TO THE EDITOR:
GM's disposal of Opel ("Auf Wiedersehen, General Motors," Feb. 20) will perhaps serve to further erode one of our most cherished, but wrongheaded, dogmas: Since a) scale certainly matters when it comes to cutting cost, then b) more scale is always a good thing.
Of course, if an OEM is buying 500,000 identical parts instead of 50,000, it will get a better deal on them. But is the deal better at 5 million than at 500,000 -- especially if the supplier's individual production lines max out at 250,000 units annually, or if the 5 million units have to be built in 10 countries around the world? And if there is a part failure, would I rather have to recall 5 million cars or 50,000?
In my years of automotive consulting work, I have never seen any solid, quantified analysis linking OEM scale to profitability, but rather the reverse. If scale matters so much, how did GM go bankrupt?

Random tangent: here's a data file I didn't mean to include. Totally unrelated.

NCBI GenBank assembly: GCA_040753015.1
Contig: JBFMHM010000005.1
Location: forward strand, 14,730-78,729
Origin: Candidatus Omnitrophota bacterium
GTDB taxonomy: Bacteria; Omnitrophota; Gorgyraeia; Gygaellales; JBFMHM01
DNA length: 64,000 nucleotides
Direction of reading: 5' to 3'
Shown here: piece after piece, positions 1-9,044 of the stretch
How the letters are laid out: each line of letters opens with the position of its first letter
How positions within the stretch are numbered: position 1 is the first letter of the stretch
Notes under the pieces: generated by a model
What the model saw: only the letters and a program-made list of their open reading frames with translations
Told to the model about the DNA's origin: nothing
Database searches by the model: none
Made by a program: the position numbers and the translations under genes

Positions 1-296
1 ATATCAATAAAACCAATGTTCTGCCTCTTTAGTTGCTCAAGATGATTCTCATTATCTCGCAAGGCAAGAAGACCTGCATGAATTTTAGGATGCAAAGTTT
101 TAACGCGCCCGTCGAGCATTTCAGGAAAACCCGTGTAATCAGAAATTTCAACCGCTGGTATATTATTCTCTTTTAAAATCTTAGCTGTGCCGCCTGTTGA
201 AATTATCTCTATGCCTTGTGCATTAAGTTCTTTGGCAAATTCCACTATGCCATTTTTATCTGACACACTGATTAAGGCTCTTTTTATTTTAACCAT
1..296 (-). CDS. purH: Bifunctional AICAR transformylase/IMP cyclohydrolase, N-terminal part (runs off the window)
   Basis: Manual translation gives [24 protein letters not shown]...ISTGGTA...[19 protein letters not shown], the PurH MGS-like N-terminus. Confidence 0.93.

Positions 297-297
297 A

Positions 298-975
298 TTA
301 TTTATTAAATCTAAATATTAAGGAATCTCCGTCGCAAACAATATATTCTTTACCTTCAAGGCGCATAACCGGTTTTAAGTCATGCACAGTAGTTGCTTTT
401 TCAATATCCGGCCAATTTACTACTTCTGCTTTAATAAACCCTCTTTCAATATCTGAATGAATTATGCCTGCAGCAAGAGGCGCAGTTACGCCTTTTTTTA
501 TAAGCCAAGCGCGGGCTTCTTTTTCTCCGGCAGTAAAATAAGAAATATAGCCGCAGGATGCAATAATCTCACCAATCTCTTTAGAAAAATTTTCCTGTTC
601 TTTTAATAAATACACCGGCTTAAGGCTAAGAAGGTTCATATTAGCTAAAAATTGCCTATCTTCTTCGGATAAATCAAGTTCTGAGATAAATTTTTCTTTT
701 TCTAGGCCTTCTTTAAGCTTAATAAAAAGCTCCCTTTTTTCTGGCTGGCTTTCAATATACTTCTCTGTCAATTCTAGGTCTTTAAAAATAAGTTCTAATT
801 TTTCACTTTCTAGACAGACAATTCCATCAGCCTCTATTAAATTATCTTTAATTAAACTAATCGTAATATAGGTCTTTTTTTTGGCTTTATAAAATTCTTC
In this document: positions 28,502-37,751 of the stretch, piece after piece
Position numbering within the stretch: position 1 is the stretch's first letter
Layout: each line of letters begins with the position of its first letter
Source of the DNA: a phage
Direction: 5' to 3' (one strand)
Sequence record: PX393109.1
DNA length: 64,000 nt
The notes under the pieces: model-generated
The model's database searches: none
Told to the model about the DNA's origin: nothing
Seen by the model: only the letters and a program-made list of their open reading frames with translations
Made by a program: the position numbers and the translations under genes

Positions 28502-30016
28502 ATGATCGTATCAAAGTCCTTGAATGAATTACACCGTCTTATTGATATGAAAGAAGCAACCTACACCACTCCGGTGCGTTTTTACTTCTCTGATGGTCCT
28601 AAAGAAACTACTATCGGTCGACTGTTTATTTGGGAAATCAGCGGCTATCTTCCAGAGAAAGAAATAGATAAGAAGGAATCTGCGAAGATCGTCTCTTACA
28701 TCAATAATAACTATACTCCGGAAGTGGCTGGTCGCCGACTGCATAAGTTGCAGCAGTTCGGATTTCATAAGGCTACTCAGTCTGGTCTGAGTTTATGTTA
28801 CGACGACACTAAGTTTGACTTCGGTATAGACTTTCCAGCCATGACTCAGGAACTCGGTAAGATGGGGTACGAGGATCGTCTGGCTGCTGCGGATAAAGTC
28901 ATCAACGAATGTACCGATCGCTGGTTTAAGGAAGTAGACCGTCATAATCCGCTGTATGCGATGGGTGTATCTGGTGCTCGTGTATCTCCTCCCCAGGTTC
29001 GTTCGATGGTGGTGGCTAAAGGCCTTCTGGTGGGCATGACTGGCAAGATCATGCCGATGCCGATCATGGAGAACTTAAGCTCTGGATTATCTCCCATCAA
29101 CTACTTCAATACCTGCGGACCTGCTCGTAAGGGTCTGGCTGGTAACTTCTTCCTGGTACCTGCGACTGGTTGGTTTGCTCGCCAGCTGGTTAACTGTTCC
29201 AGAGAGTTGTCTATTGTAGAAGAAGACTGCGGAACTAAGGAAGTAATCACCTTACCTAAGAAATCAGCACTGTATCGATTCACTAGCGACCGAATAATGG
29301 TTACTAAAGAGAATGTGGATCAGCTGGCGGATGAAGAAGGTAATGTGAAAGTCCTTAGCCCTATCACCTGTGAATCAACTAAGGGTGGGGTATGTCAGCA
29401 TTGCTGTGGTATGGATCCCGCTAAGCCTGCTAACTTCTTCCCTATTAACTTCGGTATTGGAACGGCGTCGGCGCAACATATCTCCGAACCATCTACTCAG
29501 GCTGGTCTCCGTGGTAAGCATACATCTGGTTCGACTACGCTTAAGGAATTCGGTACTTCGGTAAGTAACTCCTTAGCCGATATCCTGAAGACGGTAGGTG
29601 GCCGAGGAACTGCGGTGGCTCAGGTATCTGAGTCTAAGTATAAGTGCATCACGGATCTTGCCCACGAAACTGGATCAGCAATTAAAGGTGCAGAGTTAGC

How did VW fall into Dieselgate? How did Toyota stumble into its sudden unintended acceleration crisis? There are downsides to size as well as upsides.
Yet we continually see analysts predicting the "inevitable" consolidation of the world's OEMs, in order that they may reach ever greater heights of scale.
And yet we see that global OEM concentration is lower in 2017 than it was in 1990: The top 10 held over 80 percent of world market share then and hold about 75 percent now.
If I had to counter the "bigger is always better" argument in one word, it would be this: Subaru.
GLENN MERCER, Cleveland